Tibetan Buddhism among minority groups

Tibetan Buddhism among minority groups
Tibetan Buddhism is the esoteric or Tantric form of Buddhism which became prominent in India in the seventh century and spread quickly to Tibet. Other than the Tibetans, followers of Tibetan Buddhism are still found among such ethnic groups as the Mongols, the Tu of Qinghai, the Yugurs of Gansu, and the Moinba of Tibet. Many Chinese know this religion as ‘lamaism’ (lamajiao). The Cultural Revolution attempted to destroy the immense power of Buddhism, including the many monasteries. However, the religion has revived since the early 1980s, and the great majority of Tibetans are still dedicated followers of Tibetan Buddhism, though it is much weaker among the Mongolians. Quite a few Tibetan boys have again entered the monastic life, though not nearly as many as before 1950.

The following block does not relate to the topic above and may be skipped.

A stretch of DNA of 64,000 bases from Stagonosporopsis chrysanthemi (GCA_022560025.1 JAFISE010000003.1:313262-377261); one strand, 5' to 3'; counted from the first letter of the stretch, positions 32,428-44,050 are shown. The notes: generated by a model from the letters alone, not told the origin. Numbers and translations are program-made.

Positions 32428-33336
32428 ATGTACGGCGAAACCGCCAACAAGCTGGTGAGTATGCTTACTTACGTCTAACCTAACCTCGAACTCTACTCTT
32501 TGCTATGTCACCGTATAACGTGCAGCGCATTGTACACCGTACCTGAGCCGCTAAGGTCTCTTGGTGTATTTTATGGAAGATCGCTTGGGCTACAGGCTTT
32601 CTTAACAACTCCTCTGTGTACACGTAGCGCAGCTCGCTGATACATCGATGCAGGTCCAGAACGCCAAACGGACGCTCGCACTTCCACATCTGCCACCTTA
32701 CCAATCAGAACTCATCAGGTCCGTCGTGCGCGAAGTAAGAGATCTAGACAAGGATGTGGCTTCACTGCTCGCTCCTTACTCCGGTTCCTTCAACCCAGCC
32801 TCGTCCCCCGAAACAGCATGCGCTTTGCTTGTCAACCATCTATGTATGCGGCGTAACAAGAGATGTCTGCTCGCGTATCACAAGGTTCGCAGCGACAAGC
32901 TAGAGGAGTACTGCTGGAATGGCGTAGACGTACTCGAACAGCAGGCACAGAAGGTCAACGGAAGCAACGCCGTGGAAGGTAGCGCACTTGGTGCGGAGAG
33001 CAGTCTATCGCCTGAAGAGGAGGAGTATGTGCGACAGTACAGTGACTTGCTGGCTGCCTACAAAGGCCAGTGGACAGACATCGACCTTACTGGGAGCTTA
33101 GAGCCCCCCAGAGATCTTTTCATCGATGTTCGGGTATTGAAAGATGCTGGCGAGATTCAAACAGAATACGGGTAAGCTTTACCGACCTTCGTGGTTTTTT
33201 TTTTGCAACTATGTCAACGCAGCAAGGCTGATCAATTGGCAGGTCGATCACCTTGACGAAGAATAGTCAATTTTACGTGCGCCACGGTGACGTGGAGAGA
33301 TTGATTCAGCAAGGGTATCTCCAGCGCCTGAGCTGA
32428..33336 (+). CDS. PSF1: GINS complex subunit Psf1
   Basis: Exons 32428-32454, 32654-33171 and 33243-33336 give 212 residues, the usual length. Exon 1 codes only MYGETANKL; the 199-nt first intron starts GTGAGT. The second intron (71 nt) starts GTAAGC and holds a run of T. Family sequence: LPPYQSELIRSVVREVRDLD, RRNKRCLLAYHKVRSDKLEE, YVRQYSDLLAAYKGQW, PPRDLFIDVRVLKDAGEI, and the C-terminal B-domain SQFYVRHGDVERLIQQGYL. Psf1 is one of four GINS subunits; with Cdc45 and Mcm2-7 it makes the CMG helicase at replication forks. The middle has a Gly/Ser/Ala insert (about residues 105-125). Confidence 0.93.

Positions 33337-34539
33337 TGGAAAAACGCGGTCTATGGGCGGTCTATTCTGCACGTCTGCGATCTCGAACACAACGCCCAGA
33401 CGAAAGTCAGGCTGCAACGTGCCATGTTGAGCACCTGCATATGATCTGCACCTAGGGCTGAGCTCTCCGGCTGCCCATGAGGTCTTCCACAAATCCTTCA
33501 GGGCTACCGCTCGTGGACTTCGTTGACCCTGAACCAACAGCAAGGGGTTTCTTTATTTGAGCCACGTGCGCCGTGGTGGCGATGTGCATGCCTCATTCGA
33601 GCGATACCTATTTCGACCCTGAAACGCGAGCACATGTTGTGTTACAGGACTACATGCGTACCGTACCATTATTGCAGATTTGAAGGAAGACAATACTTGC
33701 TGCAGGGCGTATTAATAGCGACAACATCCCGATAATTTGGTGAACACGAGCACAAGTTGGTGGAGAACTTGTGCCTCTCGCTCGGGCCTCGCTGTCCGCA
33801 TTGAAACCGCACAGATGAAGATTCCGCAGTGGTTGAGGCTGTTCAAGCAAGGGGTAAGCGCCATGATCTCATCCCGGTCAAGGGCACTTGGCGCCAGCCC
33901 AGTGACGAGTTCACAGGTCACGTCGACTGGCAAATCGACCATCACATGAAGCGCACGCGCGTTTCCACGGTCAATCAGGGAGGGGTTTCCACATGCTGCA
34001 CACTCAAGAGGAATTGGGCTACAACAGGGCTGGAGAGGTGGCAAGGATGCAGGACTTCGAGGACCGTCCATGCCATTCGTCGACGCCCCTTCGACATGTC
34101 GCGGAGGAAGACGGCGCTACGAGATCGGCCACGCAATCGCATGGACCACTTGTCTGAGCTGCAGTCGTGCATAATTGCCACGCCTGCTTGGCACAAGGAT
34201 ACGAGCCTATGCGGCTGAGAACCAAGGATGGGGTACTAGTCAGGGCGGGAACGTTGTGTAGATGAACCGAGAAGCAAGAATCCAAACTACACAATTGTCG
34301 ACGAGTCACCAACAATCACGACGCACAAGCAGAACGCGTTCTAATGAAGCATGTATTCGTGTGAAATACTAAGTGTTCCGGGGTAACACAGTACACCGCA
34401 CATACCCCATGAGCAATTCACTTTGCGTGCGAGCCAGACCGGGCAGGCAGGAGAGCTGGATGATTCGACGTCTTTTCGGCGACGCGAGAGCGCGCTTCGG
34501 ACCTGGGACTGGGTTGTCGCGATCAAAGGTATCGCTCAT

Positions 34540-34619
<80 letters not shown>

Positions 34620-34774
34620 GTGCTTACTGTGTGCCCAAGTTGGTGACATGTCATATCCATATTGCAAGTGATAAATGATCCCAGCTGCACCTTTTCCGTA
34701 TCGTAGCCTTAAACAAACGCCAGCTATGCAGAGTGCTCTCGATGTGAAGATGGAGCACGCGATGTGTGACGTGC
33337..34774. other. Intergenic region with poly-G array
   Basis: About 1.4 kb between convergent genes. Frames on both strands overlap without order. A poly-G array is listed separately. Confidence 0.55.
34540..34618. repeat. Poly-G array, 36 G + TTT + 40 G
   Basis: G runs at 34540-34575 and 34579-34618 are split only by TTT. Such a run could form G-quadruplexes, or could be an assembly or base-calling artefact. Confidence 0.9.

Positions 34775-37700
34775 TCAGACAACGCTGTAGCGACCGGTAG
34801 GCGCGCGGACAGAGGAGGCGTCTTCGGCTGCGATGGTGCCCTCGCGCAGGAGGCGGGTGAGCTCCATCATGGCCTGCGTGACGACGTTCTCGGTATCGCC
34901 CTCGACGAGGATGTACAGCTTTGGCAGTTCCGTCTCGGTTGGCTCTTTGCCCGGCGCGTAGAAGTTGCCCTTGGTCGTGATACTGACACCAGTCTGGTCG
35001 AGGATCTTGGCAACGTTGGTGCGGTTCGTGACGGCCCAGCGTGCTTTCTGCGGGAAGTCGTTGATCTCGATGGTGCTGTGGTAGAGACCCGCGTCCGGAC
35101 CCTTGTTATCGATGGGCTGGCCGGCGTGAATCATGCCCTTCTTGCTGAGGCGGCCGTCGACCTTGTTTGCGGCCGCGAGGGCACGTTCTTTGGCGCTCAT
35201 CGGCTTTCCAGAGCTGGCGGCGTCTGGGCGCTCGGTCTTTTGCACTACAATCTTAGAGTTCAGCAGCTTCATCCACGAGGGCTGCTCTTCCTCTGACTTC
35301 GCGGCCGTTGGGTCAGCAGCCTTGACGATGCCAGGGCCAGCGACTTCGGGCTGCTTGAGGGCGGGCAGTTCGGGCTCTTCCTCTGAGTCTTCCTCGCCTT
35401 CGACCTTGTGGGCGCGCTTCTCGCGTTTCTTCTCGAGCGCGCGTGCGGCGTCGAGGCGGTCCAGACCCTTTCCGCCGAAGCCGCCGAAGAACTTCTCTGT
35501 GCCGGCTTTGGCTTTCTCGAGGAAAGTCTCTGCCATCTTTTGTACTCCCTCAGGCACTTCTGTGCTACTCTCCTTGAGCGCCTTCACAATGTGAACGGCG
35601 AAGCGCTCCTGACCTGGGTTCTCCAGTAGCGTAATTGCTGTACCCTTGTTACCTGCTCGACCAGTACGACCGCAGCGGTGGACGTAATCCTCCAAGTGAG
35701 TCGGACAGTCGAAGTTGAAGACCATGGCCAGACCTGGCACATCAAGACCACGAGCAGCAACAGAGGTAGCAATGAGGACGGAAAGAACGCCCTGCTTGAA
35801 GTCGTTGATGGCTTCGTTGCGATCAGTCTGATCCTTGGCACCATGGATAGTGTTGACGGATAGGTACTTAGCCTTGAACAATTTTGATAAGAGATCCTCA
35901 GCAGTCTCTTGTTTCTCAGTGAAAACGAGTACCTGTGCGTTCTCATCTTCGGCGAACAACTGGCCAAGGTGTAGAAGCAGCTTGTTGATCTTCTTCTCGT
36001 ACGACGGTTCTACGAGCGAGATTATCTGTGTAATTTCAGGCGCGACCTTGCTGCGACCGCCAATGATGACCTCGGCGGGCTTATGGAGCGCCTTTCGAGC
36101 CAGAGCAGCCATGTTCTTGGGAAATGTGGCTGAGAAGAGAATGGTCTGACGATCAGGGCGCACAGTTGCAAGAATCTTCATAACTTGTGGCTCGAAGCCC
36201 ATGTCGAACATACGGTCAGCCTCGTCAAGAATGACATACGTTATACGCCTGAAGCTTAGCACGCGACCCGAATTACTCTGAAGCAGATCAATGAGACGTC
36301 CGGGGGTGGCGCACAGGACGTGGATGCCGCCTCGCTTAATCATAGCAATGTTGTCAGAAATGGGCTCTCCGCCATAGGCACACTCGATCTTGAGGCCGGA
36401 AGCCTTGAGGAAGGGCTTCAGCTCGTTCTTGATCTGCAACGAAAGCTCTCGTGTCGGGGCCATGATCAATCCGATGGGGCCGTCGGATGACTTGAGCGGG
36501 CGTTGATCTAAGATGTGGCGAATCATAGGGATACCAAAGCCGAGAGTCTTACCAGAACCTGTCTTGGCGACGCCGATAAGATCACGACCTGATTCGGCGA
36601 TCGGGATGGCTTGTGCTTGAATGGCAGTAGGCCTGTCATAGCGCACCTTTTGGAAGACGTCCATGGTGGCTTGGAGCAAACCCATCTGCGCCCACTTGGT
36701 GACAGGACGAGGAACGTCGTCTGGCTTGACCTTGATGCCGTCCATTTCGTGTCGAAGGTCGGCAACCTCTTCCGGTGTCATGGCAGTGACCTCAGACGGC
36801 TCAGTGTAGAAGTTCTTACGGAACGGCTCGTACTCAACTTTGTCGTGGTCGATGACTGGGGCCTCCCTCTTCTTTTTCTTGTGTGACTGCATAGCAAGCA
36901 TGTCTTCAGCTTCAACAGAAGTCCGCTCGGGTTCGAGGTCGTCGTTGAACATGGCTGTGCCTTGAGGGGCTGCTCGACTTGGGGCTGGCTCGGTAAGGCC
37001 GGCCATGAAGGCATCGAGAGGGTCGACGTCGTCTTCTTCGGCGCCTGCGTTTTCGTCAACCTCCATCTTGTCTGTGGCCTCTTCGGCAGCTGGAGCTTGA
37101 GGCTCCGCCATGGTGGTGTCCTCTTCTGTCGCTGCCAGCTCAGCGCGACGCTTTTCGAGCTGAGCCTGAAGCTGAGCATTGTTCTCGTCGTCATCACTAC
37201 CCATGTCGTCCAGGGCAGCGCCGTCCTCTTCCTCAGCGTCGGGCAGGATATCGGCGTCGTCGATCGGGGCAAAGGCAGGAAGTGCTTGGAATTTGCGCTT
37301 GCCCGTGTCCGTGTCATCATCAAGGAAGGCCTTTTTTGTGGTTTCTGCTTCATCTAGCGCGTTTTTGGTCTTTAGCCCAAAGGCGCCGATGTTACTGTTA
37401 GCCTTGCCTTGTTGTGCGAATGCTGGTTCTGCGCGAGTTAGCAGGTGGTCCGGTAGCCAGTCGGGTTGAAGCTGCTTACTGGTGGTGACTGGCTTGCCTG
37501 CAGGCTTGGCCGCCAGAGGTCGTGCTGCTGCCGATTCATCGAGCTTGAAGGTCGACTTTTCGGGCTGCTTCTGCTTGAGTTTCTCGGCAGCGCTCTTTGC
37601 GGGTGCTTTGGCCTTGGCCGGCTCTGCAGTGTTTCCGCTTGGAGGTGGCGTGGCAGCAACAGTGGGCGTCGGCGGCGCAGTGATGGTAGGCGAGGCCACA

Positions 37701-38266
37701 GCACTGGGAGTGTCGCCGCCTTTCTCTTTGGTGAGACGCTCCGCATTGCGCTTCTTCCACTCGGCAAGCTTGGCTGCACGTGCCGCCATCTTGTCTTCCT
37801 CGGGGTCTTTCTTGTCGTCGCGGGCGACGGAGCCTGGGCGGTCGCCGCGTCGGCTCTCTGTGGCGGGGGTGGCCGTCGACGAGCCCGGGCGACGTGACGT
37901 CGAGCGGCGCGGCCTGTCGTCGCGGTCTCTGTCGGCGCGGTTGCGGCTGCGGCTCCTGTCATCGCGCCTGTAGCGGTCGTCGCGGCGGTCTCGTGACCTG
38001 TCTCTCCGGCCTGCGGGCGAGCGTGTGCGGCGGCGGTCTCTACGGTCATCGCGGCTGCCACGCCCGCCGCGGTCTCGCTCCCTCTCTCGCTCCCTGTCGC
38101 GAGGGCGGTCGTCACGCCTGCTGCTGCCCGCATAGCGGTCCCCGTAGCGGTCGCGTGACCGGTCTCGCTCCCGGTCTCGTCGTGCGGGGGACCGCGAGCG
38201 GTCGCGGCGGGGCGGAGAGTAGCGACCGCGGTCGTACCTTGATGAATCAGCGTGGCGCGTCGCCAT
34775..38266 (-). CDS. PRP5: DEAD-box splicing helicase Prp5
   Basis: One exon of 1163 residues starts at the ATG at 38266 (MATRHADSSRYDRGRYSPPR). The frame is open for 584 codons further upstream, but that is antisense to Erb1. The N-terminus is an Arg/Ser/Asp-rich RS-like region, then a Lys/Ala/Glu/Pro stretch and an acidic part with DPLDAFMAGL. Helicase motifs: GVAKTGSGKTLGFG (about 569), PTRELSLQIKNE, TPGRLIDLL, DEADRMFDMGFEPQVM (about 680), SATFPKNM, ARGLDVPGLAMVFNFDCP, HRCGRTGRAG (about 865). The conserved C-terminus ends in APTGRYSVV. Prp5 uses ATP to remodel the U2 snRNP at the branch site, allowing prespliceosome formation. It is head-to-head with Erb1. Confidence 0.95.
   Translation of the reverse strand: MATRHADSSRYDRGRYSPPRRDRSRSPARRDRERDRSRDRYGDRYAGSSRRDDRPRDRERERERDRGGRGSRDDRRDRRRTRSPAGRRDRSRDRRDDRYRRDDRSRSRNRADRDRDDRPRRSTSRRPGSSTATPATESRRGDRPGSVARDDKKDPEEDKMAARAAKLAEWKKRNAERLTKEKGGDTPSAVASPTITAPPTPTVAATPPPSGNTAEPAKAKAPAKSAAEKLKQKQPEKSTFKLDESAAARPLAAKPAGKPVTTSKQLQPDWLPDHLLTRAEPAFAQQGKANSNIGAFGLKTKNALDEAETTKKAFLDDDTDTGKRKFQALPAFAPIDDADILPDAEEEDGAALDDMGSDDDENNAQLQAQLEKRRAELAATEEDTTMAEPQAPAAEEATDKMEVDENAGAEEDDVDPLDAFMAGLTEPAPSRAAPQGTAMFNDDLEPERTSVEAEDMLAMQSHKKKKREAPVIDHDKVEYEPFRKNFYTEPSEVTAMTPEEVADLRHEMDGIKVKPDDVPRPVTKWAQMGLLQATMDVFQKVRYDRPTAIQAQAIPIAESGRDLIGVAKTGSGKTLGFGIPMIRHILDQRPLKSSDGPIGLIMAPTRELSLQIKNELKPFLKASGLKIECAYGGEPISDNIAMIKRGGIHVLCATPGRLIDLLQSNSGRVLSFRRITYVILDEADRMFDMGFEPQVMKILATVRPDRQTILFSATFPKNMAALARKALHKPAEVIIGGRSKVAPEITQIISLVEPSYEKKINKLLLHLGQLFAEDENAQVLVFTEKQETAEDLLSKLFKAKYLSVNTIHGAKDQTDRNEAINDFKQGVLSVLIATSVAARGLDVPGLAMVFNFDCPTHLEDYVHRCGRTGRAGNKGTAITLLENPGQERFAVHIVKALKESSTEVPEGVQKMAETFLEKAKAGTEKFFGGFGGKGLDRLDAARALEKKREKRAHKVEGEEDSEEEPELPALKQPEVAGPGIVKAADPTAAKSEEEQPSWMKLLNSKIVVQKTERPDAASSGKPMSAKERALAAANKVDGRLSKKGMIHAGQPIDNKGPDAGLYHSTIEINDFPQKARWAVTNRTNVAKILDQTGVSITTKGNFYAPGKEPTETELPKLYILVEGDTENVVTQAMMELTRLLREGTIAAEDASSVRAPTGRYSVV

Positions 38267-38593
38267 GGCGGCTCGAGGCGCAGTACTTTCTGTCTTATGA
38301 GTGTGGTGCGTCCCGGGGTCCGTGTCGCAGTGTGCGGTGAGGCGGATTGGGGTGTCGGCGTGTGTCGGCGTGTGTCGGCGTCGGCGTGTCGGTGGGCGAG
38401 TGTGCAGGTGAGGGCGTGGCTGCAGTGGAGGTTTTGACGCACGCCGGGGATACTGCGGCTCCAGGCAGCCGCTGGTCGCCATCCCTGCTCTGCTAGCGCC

An official count in 2000 gave a figure of 46,000 monks and lamas in the Tibet Autonomous Region. CCP authorities control all religious activities, but watch those associated with Tibetan Buddhism in Tibet with special care because of its association with Tibetan separatism, and suppress all signs of subversion. Some of Tibet’s major political controversies since 1990 have involved the religion. In selecting the Eleventh Panchen Lama in 1995, the Chinese authorities conflicted with the Dalai Lama’s choice. And in 1999, the highly influential Karmapa Lama fled to India and was given refugee status in 2001, to China’s embarrassment.
Goldstein, M.C. and Kapstein, M.T. (eds) (1998). Buddhism in Contemporary Tibet, Religious Revival and Cultural Identity, Berkeley: University of California Press.

Encyclopedia of contemporary Chinese culture. . 2011.

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